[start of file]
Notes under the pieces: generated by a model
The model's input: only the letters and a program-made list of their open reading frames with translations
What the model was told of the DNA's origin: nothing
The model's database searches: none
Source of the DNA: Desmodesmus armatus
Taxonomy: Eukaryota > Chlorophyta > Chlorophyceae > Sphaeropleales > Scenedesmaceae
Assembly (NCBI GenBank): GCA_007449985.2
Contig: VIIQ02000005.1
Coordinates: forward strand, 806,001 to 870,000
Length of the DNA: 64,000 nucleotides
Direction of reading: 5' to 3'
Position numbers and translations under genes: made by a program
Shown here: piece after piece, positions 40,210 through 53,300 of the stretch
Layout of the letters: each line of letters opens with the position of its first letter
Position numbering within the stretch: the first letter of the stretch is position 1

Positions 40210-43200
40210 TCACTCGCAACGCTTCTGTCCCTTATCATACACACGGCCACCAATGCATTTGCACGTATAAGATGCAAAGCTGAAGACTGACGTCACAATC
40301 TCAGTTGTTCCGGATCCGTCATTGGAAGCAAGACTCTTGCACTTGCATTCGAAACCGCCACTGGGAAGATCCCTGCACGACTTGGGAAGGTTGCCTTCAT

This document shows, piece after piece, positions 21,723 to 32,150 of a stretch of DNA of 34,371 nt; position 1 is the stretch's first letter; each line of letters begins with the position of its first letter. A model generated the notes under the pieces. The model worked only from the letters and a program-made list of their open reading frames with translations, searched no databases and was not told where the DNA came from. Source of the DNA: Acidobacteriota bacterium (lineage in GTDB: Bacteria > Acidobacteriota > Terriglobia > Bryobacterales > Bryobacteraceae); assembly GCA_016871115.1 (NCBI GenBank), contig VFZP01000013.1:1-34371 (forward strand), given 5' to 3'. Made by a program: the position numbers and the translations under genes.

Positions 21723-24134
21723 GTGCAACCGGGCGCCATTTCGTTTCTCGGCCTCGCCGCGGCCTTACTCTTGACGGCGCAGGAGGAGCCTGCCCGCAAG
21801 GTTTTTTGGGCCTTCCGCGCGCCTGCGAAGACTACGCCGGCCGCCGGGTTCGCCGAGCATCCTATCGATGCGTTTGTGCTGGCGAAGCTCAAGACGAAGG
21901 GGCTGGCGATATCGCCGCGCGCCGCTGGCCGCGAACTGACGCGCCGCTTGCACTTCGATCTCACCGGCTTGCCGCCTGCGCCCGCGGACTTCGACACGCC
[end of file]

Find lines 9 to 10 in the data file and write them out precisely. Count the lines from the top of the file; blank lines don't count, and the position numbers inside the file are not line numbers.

Coordinates: forward strand, 806,001 to 870,000
Length of the DNA: 64,000 nucleotides